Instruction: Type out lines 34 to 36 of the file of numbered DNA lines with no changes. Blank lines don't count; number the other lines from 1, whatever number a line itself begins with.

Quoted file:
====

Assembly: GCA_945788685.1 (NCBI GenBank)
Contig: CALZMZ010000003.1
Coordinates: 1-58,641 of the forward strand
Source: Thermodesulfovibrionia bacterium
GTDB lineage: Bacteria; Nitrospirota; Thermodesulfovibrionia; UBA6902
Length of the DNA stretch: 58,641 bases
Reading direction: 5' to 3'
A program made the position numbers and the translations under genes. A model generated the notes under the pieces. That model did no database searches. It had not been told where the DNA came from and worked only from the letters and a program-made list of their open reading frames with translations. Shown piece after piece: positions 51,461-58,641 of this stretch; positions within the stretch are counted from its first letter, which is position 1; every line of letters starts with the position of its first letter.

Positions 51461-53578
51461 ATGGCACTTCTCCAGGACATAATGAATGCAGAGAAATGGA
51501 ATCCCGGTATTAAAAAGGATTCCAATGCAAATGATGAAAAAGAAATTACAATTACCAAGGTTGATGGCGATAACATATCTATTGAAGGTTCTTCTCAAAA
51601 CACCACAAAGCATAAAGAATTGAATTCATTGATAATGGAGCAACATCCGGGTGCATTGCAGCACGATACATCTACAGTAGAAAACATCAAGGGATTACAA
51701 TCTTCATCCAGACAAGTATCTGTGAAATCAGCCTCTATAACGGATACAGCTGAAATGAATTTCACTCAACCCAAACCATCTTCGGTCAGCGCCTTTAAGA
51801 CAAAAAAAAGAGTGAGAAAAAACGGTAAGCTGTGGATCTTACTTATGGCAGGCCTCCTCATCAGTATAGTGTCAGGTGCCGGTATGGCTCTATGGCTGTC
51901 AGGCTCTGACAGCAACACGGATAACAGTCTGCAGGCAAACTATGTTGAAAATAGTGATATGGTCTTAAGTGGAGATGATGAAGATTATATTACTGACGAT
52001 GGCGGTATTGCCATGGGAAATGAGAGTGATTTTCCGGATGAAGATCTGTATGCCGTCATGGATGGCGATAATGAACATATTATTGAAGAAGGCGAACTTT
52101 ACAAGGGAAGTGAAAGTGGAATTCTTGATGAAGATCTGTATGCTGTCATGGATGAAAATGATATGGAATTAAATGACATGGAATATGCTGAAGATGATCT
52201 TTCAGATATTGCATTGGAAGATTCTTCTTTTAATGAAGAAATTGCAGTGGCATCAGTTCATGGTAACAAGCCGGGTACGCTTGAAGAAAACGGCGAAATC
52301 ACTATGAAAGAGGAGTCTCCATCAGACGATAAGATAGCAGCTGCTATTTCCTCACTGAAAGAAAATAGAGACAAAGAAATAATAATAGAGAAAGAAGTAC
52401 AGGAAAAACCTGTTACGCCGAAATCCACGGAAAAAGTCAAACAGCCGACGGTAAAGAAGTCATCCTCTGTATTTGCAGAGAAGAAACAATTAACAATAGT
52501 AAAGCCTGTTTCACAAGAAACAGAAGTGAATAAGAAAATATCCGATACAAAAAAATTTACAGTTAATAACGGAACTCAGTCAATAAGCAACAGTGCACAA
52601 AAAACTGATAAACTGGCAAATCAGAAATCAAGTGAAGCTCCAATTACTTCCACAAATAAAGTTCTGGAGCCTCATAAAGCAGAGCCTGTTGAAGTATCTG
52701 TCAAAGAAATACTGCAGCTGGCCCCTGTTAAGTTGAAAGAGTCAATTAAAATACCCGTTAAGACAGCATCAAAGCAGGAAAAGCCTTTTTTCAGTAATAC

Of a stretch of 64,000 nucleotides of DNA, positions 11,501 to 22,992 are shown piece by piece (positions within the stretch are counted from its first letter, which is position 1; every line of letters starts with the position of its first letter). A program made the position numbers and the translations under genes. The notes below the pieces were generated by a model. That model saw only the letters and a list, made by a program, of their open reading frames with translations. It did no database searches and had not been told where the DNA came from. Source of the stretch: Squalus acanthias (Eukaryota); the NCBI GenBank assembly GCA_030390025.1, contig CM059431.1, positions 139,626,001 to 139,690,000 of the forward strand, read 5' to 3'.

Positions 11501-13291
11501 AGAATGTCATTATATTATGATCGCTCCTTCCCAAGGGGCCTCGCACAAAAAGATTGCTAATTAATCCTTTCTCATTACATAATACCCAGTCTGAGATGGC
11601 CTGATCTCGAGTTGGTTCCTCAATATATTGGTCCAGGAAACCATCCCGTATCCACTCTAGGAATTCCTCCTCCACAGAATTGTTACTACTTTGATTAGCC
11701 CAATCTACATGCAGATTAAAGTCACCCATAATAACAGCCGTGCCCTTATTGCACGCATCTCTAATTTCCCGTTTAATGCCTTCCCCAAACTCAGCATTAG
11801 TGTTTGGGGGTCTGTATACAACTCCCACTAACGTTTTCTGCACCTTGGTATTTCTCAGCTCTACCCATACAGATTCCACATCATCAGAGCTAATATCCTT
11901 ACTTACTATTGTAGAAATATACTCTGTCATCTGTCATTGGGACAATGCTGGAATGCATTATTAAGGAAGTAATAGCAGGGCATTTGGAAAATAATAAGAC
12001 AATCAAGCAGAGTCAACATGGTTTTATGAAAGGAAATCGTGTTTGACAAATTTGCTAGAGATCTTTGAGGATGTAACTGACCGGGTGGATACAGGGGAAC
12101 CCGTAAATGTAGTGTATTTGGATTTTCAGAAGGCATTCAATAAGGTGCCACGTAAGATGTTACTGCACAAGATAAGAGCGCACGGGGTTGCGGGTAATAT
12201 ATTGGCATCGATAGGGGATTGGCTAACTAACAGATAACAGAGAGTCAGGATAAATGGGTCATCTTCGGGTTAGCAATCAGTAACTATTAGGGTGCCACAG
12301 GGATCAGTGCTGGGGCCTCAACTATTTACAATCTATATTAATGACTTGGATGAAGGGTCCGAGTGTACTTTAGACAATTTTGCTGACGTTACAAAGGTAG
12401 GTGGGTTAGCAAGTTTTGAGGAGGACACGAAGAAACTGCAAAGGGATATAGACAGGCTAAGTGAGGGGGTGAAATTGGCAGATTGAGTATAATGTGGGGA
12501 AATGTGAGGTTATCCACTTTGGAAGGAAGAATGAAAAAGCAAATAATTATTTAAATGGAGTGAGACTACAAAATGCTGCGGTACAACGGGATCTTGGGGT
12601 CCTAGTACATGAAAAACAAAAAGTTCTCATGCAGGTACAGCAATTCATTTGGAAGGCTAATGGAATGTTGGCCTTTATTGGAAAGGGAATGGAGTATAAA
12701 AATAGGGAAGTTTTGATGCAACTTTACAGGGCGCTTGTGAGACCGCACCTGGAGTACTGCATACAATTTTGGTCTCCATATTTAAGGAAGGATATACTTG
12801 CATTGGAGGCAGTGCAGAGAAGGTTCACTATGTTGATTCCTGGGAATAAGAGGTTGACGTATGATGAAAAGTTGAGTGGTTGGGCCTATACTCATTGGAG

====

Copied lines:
12301 GGATCAGTGCTGGGGCCTCAACTATTTACAATCTATATTAATGACTTGGATGAAGGGTCCGAGTGTACTTTAGACAATTTTGCTGACGTTACAAAGGTAG
12401 GTGGGTTAGCAAGTTTTGAGGAGGACACGAAGAAACTGCAAAGGGATATAGACAGGCTAAGTGAGGGGGTGAAATTGGCAGATTGAGTATAATGTGGGGA
12501 AATGTGAGGTTATCCACTTTGGAAGGAAGAATGAAAAAGCAAATAATTATTTAAATGGAGTGAGACTACAAAATGCTGCGGTACAACGGGATCTTGGGGT